# How does uint types conversion works?

It seems (seemed) intuitive to me that there is no need to convert lower uints (e.g. `uint8`) to higher ones (`uint256`) within a formula. As I understood from the solidity docs it should be done automatically.

Am I wrong? Why am I getting "premature" overflows in the functions below?

This function works well until `numSold` is lower or equal to 15999. After that there is overflow.

``````function debugPower (uint16 numSold) public constant returns (uint) {
return uint(2 ** (numSold/1000));
}
``````

This function works well until `numSold` is lower or equal to 6999. Then overflow.

``````function debugPrice (uint8 x1, uint8 y1, uint16 numSold) private returns (uint80) {
return uint80(1 finney * (2 ** (numSold/1000)));
}
``````

The same as above setting_delay never even close to `uint32`, `currentLevel` never close to `uint16` and the final result never close to `uint`.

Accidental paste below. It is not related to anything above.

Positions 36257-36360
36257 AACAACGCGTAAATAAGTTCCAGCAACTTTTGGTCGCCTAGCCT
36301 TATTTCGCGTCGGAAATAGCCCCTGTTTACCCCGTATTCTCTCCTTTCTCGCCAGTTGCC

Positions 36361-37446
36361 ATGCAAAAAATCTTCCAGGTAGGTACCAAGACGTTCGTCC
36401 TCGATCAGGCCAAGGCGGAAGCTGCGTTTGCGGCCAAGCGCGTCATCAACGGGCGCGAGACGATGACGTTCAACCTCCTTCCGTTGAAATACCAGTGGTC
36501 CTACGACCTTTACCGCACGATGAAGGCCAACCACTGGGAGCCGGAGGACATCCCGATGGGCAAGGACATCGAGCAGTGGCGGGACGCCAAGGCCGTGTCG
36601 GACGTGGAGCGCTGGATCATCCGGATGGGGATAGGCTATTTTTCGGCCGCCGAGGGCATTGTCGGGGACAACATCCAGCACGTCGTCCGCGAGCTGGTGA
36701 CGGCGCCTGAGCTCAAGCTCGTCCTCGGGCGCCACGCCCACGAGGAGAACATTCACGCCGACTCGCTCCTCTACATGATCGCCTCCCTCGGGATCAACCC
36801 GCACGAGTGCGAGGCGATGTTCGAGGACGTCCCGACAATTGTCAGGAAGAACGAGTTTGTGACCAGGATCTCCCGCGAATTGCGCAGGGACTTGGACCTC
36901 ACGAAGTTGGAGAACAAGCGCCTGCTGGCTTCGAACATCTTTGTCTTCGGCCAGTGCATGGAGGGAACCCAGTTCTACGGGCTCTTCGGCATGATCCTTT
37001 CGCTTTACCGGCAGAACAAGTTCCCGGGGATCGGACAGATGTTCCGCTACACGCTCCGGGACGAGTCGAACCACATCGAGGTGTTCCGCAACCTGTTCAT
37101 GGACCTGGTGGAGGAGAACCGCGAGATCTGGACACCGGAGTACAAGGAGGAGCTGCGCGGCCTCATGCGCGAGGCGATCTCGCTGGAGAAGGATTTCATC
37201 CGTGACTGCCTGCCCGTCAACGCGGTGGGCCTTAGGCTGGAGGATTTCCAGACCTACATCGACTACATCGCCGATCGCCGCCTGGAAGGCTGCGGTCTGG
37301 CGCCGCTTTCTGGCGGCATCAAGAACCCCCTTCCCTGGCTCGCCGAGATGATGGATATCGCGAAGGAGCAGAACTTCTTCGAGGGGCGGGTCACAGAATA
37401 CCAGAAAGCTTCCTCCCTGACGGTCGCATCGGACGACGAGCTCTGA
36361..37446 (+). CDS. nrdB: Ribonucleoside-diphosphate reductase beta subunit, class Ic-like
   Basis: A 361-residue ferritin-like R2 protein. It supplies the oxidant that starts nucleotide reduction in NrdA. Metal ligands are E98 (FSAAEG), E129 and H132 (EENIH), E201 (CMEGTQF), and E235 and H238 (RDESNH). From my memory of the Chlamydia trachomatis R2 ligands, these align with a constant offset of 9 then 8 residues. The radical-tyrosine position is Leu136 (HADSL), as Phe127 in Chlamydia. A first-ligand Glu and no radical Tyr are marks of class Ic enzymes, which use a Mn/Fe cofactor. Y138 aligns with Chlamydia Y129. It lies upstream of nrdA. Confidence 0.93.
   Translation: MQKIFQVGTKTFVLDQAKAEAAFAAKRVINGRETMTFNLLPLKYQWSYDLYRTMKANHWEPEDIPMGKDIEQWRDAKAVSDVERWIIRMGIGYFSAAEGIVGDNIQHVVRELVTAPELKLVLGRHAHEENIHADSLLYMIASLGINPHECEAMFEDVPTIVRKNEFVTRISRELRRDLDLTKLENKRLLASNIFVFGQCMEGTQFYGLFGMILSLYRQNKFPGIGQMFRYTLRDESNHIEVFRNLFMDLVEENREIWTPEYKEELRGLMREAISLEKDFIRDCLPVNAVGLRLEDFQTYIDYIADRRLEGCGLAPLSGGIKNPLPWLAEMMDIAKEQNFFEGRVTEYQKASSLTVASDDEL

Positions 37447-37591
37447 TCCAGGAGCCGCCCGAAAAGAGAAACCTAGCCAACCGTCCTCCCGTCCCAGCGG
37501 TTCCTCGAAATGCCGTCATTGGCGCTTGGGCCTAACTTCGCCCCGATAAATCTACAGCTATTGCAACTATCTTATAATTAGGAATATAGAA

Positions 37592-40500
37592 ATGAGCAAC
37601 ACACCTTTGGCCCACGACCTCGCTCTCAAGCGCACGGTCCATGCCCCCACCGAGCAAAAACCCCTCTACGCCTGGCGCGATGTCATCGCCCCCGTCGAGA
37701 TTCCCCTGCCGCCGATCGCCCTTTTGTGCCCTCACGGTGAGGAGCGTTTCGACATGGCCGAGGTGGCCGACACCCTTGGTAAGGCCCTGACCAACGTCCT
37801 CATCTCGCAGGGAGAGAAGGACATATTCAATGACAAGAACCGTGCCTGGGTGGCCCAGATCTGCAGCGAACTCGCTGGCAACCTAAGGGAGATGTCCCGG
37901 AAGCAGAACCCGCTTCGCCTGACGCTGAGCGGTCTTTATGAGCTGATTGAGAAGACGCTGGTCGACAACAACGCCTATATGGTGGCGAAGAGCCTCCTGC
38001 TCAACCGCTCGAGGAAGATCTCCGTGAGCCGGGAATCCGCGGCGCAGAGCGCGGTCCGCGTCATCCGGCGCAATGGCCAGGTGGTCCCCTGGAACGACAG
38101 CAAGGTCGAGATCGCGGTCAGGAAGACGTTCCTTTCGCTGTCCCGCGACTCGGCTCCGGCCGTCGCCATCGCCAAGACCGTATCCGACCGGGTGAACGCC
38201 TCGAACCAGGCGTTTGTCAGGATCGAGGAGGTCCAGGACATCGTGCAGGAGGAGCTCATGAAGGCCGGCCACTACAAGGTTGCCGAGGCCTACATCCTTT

``````function debugActivationTime (uint32 setting_delay, uint16 currentLevel) public constant returns (uint32) {
return uint32(now + ((2**(currentLevel-1)) * setting_delay));
}
``````
• waiting for the answer i had the same question Oct 20, 2016 at 20:54

``````return uint(2 ** (numSold/1000));
first evaluates `2 ** (numSold/1000)`, and deduces the resulting type from the type of `numSold`. So the truncation is happening before the value can ever be cast. The solution is to cast `numSold` to a `uint` first.
``````return 2 ** uint(numSold/1000);